“I remember a lot of briefings with administration officials and conversations with fellow Hill staffers about the Trans-Pacific Partnership and U.S. economic power and what leverage we have in the region and how important it is to remain competitive,” she said.
Trump later withdrew the U.S. from TPP, though other countries have forged ahead with a new version of the pact.
Describing herself as “ready to understand other parts of Washington,” Lee left Capitol Hill in 2014 for a consulting group known as The Asia Group.
In 2015, she jumped at the chance to be a visiting fellow at the Center for Strategic and International Studies’ Pacific Forum in Honolulu.
“It’s really easy to get lost in your work and not really have a life,” she said of life in D.C. “That’s sort of how I felt. I was extremely burnt out and tired after such high intensity jobs, and so I ended up doing a fellowship in Hawaii.”
Her four months there researching and making connections also allowed her to “recharge,” she said, before she joined CKA as its first director of policy and advocacy.
Moving into the world of community organizing felt like a good fit, she said, because of an issue she noticed as a congressional staffer.
“What I noticed during my time on Capitol Hill was that there was an absence of Korean-American activism and representation and advocacy,” she said. “And so I think seeing that really stayed with me.”
At CKA, Lee has found the most rewarding experience has been working to make connections with other minority communities that she said “traditionally my community has had a hard time building relations with.”
For example, she said, in 2017, CKA worked “very closely” with the NCAAP of Charlotte, N.C., to build bridges in the community after a Korean-American beauty supply storeowner tackled and choked a suspected shoplifter, who was African American.
“Being able to proactively address these racial tensions that have long been simmering in urban communities and being able to be a translator or an interpreter for mostly first-generation Korean Americans who don’t speak English as well with other communities and making sure there are understandings and also more dialogue, that’s something that I’m really proud of because I don’t see that work being done enough,” she said.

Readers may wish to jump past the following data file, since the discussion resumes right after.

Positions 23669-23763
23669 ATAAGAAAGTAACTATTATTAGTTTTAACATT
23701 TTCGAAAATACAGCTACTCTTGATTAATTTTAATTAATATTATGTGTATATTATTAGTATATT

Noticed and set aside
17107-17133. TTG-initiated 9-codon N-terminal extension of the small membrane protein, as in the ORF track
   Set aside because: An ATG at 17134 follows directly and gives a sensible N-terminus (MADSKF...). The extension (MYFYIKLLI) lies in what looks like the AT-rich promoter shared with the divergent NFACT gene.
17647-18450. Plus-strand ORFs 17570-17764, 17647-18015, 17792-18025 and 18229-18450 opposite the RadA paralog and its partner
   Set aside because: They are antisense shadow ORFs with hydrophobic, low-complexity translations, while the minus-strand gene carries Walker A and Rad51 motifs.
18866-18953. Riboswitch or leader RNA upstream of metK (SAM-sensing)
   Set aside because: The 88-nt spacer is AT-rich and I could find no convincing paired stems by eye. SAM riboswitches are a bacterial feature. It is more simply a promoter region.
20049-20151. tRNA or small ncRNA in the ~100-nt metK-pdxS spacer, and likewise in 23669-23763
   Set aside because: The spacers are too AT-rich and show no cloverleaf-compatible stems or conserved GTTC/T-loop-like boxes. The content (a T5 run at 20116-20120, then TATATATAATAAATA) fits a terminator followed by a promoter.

With the Korean peninsula coming to the forefront of U.S. foreign policy in the Trump administration, Lee said CKA has been active briefing lawmakers and hosting events.
CKA's philosophy when it comes to North Korean diplomacy is what Lee described as a "human-centered" approach — reminding policy makers that North Korea is more than Kim, filled with people with humanitarian concerns, including many with multi-drug-resistant tuberculosis.
Humanitarian issues are not expected to be high on Trump's agenda when he sits down with Kim in Hanoi this week. Trump is seeking to make progress on Kim's pledge at the first summit to work toward denuclearization, though Trump's own intelligence chiefs have cast doubt on Kim's willingness to relinquish his nuclear weapons.
On top of concerns about nuclear weapons, Lee and her organization have sought to remind policy makers and the public about the issue of family reunifications for Korean Americans and their North Korean relatives, divided by the Korean War. It's an issue, she said, that becomes more pressing with each passing year as families who haven't seen each other for decades age.
“I have been struck by the level of interest from the administration to hear from the Korean American community,” she said. “This is something that we have welcomed, and we’ve had opportunity to talk directly with administration officials about our concerns. Regarding how high up our concerns make it in the overall agenda that this administration pursues, I think that is something that we’re still working on because there are many priorities, I think, the administration is juggling with respect to the upcoming summit.”